This post on the water crisis in the Sahel is part of my ongoing blog series on the global water crisis.
In my last post for this series looking at the global water crisis, we looked at the growing concern of the coming water wars as resources grow scarce in various parts of the world. The reality is that this is already occurring. We don’t call them water wars. We call them terrorism, ethnic conflicts and the like, but increasingly experts are taking note of the common factor of water shortage at play in many of the conflicts around the world today.
In 2012 the US intelligence community published a report warning that water scarcity could combine to issues of poverty, corruption, along with social tensions and lead to the collapse of weakened nation-states. We are seeing this occur today. Drought and water scarcity in the Sahel region of Africa is an example of this.
The Sahel is a region of the African continent that includes 26 countries. It sits between the Sahara in the north and the Sudan Savana to the south.
The United Nations has noted how terrorist groups like Boko Haram are thriving on water shortage issues in western Africa. As 30 million people in Nigeria, Chad, Niger, and Cameroon compete for the shrinking water sources of Lake Chad tensions have developed. Massive ecological, sociological, and political changes are occurring as the basis of these nations and the wider Sahel region suffer under the weight of the water crisis.
In the past four decades, Lake Chad has shrunk by 90% even while the population in this area has grown to 17 million people. It is not simply a matter of people being thirsty. Whole economies and food systems have collapsed as the water in the area has disappeared. Poverty spread, frustration grows, resentment takes roots and out of the original water crisis springs various forms of terrorism and violence.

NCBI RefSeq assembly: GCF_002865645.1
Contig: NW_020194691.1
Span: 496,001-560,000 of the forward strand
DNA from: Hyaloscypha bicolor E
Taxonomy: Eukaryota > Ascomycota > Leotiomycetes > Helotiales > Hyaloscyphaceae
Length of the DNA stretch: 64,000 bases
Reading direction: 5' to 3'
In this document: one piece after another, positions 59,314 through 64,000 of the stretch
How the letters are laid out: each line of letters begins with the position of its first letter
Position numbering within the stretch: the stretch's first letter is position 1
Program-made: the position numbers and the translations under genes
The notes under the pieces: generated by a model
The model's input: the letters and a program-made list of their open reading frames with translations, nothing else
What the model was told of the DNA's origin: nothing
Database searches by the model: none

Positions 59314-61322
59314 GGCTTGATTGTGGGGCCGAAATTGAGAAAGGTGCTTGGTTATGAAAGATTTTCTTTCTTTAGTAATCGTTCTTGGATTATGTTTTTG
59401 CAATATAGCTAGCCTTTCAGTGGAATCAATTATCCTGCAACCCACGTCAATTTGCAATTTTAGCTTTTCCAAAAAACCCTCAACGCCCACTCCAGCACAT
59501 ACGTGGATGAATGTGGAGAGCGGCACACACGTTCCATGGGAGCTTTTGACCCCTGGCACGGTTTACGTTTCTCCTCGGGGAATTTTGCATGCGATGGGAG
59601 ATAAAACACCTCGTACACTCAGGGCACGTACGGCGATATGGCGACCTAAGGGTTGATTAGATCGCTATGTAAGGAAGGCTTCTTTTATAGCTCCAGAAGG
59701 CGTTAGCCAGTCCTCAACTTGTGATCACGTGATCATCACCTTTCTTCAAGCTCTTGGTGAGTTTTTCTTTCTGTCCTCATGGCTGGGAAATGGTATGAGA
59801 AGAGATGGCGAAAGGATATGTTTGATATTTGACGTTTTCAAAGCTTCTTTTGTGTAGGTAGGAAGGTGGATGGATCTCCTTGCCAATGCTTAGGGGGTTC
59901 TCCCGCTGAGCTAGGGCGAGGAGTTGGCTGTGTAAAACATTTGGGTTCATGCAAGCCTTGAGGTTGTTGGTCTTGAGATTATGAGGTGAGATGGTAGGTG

As the deserts of the Sahel grow larger and the water sources grow smaller groups like Boko Haram and Jama’at Nasir al Islam wal Muslimin (JNIM) and ISIS are growing more influential and rampant in the region. The citizens of the 26 countries who make up the region known as the Sahel have lost trust in their governments to ease the water crisis and also the growing terrorism crisis.
- Read Also: Water Stress in Sub-Saharan African (Council on Foreign Relations)
- Read Also: The Sahel is Engulfed By Crisis (World Economic Forum)
Fifty million people in the Sahel depend upon water sources for agriculture. Meanwhile, 80% of the farmland in the region has degraded. As populations move within the region to find water sources for themselves and their livestock the risk for violence grows larger with new immigration flows into countries already facing the strain of the Sahel water crisis on their own.